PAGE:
In December 2014, the attempt to elect the former EU Commissioner Stavros Dimas (* 1941) as the new state president failed in three ballots. This made early elections necessary according to the constitution. SYRIZA, led by A. Tsipras , won these elections, which took place on January 25, 2015, with a clear majority. The party received around 36.3% of the vote and entered the National Assembly with 149 members (2012: 26.9% and 71 seats). It benefited from the rule that the strongest party receives a bonus of 50 additional mandates. The ND of Prime Minister A. Samaras lost 1.9% of the votes compared to the last election and came up with 27.8% of the votes to 76 parliamentary seats. PASOK suffered a devastating election defeat with around 4.7% of the votes and 13 seats (2012: 12.3% and 33 seats). On January 26, 2015, Tsipras reached an agreement with Panos Kammenos (* 1965), the chairman of the right-wing populist party Independent Greeks (ANEL), about 4.8% of the votes and 13 parliamentary seats (2012: 7.5% and 20 seats) had won on the formation of a coalition government. On the same day, Tsipras was sworn in as the new Prime Minister. On February 18, 2015, the parliament elected the constitutional lawyer and ND politician Prokopis Pavlopoulos to the new president. He received 233 of 300 votes.
The debt crisis in Greece worsened when the Tsipras government terminated its cooperation with representatives of the EU Commission, IMF and ECB on January 30, 2015. In order to gain time, the country finally agreed with the Eurogroup on February 20, 2015 to extend the current second rescue program until June 30, 2015. In numerous rounds of negotiations, however, the government failed to come to an agreement with the creditors on a reform and austerity program that was accepted by both sides. With the resolution of parliament to reopen the public broadcaster ERT, Prime Minister Tsipras resolvedmade one of his election promises on April 28, 2015. On June 26, 2015, he announced that a referendum would be held on the donors’ demands for savings and reform. He recommended that the population vote against the proposals. On June 28, 2015, Greece introduced capital controls. The country owed a loan payment of € 1.54 billion to the IMF. In the referendum on July 5, 2015, a majority of 61.3% of those who voted rejected the creditors’ savings and reform plans. The finance minister Giannis Varufakis (* 1961), who was controversial among the Greek negotiating partners, announced his resignation one day after the referendum.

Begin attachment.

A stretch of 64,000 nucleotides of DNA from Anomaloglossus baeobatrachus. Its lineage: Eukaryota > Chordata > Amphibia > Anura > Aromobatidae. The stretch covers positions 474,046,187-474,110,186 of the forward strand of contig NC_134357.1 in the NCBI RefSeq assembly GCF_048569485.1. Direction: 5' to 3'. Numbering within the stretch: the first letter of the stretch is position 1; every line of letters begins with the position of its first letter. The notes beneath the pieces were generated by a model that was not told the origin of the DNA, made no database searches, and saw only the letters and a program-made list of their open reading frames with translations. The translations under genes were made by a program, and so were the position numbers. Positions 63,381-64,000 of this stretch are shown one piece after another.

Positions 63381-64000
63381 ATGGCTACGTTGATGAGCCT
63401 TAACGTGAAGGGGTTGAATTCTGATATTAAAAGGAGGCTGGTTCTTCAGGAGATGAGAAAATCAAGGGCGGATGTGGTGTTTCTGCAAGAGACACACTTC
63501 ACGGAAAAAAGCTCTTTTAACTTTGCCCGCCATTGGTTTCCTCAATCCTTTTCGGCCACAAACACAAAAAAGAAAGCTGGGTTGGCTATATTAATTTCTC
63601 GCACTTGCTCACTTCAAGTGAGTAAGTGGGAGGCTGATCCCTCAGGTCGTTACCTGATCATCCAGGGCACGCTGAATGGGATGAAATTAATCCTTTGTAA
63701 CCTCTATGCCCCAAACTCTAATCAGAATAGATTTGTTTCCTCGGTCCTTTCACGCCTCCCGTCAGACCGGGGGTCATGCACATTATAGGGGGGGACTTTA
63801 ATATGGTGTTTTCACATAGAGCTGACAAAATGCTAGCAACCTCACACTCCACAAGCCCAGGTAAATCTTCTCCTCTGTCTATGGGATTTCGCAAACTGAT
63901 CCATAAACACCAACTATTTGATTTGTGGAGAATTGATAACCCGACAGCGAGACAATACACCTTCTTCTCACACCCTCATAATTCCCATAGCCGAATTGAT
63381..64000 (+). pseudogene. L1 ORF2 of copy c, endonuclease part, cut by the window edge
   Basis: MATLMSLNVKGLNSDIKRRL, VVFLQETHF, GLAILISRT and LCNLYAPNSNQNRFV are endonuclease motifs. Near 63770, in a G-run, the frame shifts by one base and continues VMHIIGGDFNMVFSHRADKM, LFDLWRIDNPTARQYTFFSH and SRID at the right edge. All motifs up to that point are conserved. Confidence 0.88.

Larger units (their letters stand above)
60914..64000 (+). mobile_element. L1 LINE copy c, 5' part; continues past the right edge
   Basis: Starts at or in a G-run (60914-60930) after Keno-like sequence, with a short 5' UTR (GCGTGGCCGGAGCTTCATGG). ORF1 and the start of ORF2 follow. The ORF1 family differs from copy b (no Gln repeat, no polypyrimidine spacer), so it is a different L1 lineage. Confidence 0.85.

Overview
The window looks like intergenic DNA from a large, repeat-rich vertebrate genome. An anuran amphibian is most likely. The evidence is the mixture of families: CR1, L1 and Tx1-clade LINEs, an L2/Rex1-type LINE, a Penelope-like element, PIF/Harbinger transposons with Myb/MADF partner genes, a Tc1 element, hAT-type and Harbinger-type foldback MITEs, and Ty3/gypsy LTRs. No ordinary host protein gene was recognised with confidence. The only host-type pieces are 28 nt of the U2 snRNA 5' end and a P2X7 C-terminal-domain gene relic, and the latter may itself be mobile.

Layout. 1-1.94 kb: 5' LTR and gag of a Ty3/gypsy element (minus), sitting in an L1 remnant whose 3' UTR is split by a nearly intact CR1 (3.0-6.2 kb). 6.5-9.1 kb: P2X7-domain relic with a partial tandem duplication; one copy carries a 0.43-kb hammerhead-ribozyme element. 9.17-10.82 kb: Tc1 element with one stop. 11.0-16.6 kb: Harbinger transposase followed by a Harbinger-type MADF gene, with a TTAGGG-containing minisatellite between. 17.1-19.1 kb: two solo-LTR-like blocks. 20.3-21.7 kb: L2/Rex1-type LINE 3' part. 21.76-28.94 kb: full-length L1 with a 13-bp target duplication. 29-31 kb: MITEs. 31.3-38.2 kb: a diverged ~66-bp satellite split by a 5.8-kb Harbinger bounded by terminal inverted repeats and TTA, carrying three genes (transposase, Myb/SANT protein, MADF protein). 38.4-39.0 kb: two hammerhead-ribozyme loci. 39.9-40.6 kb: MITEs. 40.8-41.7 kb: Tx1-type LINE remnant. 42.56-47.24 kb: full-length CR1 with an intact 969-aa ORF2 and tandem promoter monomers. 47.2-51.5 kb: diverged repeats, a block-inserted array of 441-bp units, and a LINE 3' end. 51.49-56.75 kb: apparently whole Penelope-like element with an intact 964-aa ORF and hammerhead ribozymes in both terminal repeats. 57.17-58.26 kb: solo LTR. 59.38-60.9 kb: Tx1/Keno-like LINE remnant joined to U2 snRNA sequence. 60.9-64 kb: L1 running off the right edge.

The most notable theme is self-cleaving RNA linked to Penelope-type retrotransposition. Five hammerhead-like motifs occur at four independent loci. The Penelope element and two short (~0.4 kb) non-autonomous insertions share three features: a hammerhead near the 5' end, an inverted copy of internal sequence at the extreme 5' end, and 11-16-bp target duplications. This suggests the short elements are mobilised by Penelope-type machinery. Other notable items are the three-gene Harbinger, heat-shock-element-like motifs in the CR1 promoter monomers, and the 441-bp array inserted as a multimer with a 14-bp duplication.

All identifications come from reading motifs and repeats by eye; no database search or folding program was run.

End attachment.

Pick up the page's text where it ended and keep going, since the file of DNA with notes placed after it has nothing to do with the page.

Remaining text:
On 8 July 2015, Greece submitted an application for a new aid program from the European Stability Mechanism (ESM). In this context, put that of Tsipras The Athens government led a new austerity and reform program, which was approved by the Greek parliament on July 11, 2015 with 251 votes in favor, despite the outcome of the referendum as the basis for new negotiations with the donors. Finally, the heads of state and government of the Eurogroup agreed with Greece on July 12/13, 2015 in Brussels on the implementation of a comprehensive austerity and reform plan as a condition for the start of negotiations on a third rescue program. The Greek side undertook, inter alia, to to apply for support to the IMF, to change the VAT system and to reform the pension system. The implementation of the EU Directive on the restructuring and resolution of credit institutions, a reform of the civil law system and the creation of a trust fund with € 50 billion from privatization proceeds. In a vote accompanied by demonstrations and riots in Athens on July 16, 2015, 229 out of 300 MPs voted for the package of measures and the implementation of the first reform steps. 32 of the 149 SYRIZA MPs voted no, making it Prime Minister Tsipras could only enforce his course with the help of the opposition. On July 17, 2015, Tsipras dismissed those ministers who had voted against the reforms and formed a new cabinet. Until the negotiations on a new aid program were concluded, Greece had received bridge financing of € 7.16 billion from the EU states. This enabled the country to repay loan installments to the ECB and the IMF. On July 23, 2015, the Athens Parliament voted with 230 votes in favor of a second reform package (judicial reform, adoption of the EU directive on bank restructuring). The Tsipras government was again dependent on the votes of the opposition. By approving the two reform packages, the Greek parliament created the prerequisites for starting negotiations.